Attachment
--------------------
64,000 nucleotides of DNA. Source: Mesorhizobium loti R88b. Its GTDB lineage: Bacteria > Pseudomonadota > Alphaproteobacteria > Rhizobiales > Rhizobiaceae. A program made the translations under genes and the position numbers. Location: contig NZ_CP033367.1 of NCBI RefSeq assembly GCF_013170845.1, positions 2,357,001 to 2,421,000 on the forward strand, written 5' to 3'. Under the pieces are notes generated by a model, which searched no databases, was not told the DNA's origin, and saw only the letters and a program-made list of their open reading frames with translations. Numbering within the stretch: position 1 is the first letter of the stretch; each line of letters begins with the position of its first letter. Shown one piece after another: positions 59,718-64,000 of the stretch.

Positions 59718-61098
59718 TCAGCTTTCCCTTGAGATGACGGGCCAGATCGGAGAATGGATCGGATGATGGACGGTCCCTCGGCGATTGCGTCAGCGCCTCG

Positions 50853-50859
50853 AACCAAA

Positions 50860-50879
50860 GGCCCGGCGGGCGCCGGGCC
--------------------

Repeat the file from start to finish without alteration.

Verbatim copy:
64,000 nucleotides of DNA. Source: Mesorhizobium loti R88b. Its GTDB lineage: Bacteria > Pseudomonadota > Alphaproteobacteria > Rhizobiales > Rhizobiaceae. A program made the translations under genes and the position numbers. Location: contig NZ_CP033367.1 of NCBI RefSeq assembly GCF_013170845.1, positions 2,357,001 to 2,421,000 on the forward strand, written 5' to 3'. Under the pieces are notes generated by a model, which searched no databases, was not told the DNA's origin, and saw only the letters and a program-made list of their open reading frames with translations. Numbering within the stretch: position 1 is the first letter of the stretch; each line of letters begins with the position of its first letter. Shown one piece after another: positions 59,718-64,000 of the stretch.

Positions 59718-61098
59718 TCAGCTTTCCCTTGAGATGACGGGCCAGATCGGAGAATGGATCGGATGATGGACGGTCCCTCGGCGATTGCGTCAGCGCCTCG

Positions 50853-50859
50853 AACCAAA

Positions 50860-50879
50860 GGCCCGGCGGGCGCCGGGCC